First and foremost, the marginal rate reduction of 14% will undoubtedly encourage business investment and formation in America. Simply put, anyone considering starting a business that is wholly or partially unrestricted by physical location is faced with the challenge of determining where to locate. If tax rates are sufficiently higher in one country versus another (enough to offset other potential benefits) most rational investors and business owners will select the lower cost venue. The rate reduction will also encourage individuals who might not ordinarily start a business organized as a C Corp to do so rather than operate as a sole proprietorship or even as an LLC as the new law includes tax benefits to such entities as well. The same applies to investors, more of whom will be encouraged to invest in businesses that can now return more money to shareholders.
As for the notion that already profitable companies will simply retain the tax benefit or distribute the ball to shareholders, such a circumstance is unlikely. This is not to say that certain companies will not employ such an approach, but companies looking to grow, which is the primary driver of enterprise value, will have the incentive and means to invest in existing employees through higher wages, better training, improved benefits, etc. as well as to expand hiring in general. As for shareholders participating in the benefits of lower corporate taxation though higher dividends or buybacks, this should also be a net benefit as there will be additional capital available for other investment as well as discretionary spending.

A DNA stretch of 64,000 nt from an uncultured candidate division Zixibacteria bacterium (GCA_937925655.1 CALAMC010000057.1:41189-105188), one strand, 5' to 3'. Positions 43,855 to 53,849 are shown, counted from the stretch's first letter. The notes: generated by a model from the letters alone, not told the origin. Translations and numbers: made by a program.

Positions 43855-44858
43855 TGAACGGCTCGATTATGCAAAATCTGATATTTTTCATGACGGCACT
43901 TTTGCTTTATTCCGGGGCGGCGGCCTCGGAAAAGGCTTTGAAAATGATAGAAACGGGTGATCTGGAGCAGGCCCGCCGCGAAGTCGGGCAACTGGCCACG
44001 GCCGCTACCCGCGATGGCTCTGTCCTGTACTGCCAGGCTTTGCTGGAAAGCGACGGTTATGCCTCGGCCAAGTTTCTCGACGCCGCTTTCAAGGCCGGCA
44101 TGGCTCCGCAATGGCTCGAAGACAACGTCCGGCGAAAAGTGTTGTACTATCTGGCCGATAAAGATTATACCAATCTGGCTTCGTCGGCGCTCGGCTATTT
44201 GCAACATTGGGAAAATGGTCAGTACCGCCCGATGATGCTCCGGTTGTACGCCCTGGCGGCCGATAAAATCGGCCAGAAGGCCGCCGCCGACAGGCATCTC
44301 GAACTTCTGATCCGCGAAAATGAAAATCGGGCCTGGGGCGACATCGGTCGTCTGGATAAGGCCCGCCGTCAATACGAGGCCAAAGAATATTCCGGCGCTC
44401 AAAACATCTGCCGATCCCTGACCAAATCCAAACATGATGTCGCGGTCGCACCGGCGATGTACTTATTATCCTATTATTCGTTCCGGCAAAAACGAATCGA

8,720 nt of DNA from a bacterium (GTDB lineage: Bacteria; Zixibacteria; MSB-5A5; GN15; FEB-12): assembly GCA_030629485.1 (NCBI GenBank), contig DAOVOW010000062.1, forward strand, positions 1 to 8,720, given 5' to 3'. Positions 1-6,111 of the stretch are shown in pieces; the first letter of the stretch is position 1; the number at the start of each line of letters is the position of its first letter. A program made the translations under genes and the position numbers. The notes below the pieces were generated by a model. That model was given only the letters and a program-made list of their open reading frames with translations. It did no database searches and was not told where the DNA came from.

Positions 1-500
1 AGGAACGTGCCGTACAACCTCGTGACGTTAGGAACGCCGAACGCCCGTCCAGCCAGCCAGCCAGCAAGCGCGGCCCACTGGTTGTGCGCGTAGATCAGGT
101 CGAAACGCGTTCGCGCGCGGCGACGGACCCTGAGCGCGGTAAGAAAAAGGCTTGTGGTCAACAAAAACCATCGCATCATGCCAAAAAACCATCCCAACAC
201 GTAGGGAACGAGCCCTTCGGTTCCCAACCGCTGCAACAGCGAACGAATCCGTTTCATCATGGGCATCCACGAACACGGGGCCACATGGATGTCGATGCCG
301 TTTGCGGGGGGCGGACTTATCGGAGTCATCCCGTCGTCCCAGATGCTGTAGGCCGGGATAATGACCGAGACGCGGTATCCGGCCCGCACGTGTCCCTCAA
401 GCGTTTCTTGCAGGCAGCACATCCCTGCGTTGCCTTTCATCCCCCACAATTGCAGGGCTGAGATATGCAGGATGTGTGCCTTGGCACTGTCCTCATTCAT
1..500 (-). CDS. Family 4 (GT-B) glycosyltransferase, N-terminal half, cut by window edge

The concept of setting goals aligned with nothing more than a desire for higher sales and profits is a fools errand. Rather, businesses, in particular young businesses, should focus on setting goals in line with their vision. This means that instead of simply assigning your sales team a 50% higher quota than in the prior year based on nothing more than a desire to grow at such a pace, think about your vision and how it should drive opportunities and ultimately sales. Let’s go back to an example I used in a previous post. The example given was one of a restaurant owner visualizing an entirely new approach to take out dining. The owner’s vision was to connect with perspective customers and repeat buyers in close proximity to when they would be leaving for the evening, or would be staying at work for extended time beyond normal hours. By stimulating demand on a location by location basis, she reasoned that the number of deliveries could be reduced dramatically, thus reducing costs and making such a service even more cost-effective to the consumer, in turn stimulating demand even further. As she continued to think through how such a service would work, what was once simply an idea became a hardened business practice in her mind that could be easily communicated to her employees as well as prospective customers. From there, she tested her ideas, made appropriate modifications, and launched what quickly became a highly profitable and rapidly growing business extension. Once she had gathered initial site by site metrics for a handful of early trials, it was simply a mathematical exercise to plot a growth rate based on the resources she had available now and in the future.
This example clearly illustrates the value of first visualizing your idea for a new business or in this case service extension to an existing business, turning the idea around in your mind, and etching its reality virtually rather than physically. Once the vision has sufficiently hardened, implementing, measuring, and goal setting become relatively easy.